Bills aimed at adding caps on property tax bills to the state constitution and delaying increases on unemployment insurance taxes are now before the full Republican-controlled Senate, days before the entire Legislature convenes on Jan. 5.
The Senate Tax and Fiscal Policy Committee voted 9-3 to endorse the property tax legislation. It was first approved in 2008 and if passed again this session, voters would decide in November whether to place the caps in the constitution. Doing so would make it tougher for the Legislature to change the limits.
The Legislature enacted a law earlier this year to phase in an increase on unemployment insurance taxes that employers pay beginning Jan. 1. The bill endorsed 10-1 Tuesday would delay the increase for one year, saving employers more than $250 million.
Under a law passed in 2008, property tax bills on homeowners this year were capped at 1.5 percent of their homes' assessed values, with 2.5 percent limits on rental property and 3.5 percent caps on business property. The caps are to be lowered to 1 percent, 2 percent and 3 percent, respectively, in 2010.
The caps are estimated to save property owners about $465 million in 2010 and $488 million the next year _ money local governments and schools won't get as a result.
Many local government and school officials oppose the constitutional caps, saying the current limits already have forced them to make budget cuts, impose user fees or raise local income taxes to help offset the limits. Some on the Senate committee agreed, and noted the estimated effects on the caps are just that _ estimates.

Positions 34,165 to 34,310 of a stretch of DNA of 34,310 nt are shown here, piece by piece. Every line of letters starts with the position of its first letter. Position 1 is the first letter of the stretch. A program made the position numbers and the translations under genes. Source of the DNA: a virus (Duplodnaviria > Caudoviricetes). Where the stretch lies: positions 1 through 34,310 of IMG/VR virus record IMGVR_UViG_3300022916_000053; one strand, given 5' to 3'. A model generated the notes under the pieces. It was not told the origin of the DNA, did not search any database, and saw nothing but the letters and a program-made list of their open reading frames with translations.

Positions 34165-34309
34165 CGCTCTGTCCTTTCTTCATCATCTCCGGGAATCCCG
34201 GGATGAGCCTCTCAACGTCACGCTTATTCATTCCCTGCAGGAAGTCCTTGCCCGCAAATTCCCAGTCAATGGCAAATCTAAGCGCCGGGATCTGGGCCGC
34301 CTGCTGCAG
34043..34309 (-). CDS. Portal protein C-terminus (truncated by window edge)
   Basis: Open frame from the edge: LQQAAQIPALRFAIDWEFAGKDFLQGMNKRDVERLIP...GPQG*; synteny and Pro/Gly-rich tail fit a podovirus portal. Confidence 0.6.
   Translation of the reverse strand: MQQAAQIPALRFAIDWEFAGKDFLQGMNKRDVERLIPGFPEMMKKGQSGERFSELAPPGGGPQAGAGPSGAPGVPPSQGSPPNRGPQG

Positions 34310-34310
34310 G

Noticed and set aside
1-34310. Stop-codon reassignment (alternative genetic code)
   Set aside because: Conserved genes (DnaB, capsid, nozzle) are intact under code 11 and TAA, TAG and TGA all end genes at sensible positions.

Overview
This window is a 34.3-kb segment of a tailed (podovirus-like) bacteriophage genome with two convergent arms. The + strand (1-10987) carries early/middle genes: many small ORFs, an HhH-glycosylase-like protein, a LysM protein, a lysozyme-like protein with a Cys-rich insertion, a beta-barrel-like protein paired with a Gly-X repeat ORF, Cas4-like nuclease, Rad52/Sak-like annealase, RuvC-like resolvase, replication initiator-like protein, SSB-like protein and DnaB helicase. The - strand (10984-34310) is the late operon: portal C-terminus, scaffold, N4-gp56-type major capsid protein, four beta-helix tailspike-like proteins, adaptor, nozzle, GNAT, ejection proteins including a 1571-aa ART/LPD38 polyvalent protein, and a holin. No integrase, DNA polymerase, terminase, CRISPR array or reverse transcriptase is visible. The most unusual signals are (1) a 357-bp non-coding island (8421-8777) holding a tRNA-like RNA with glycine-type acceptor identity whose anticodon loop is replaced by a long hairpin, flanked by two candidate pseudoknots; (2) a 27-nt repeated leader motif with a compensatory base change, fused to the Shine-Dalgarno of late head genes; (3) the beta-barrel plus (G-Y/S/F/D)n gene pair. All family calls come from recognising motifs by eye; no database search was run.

"Shouldn't we know the effects before we cement them in stone?" said Rep. Lonnie Randolph, D-East Chicago. He was one of three Democrats who voted against the legislation.
But one Democrat _ Sen. Connie Sipes of New Albany _ joined eight Republicans who voted for the measure.
"This is one step towards people being assured of the taxes they pay on property," said Sen. Jim Buck, R-Kokomo.
A Democratic-controlled House committee plans to vote on the legislation Monday.
Senate Republicans say a one-year delay in unemployment insurance tax increases would help companies retain workers and possibly wait long enough for a federal bailout. They say Indiana's economy hasn't recovered as much as lawmakers had hoped and that delaying the tax increases for one year would save jobs.
The state has been paying out hundreds of millions of dollars more in unemployment benefits than it has been taking in through taxes; so far it has borrowed more than $1.3 billion from the federal government to keep the fund solvent. That figure is expected to climb to $1.7 billion by January.
Business groups support the delay, saying a tax increase now will force employers to make layoffs that will lead to more jobless claims. The Senate committee endorsed the bill without any members commenting on it during Tuesday's meeting.
Democratic House Speaker Patrick Bauer of South Bend has said little about the proposed delay, saying only that House Democrats would examine it.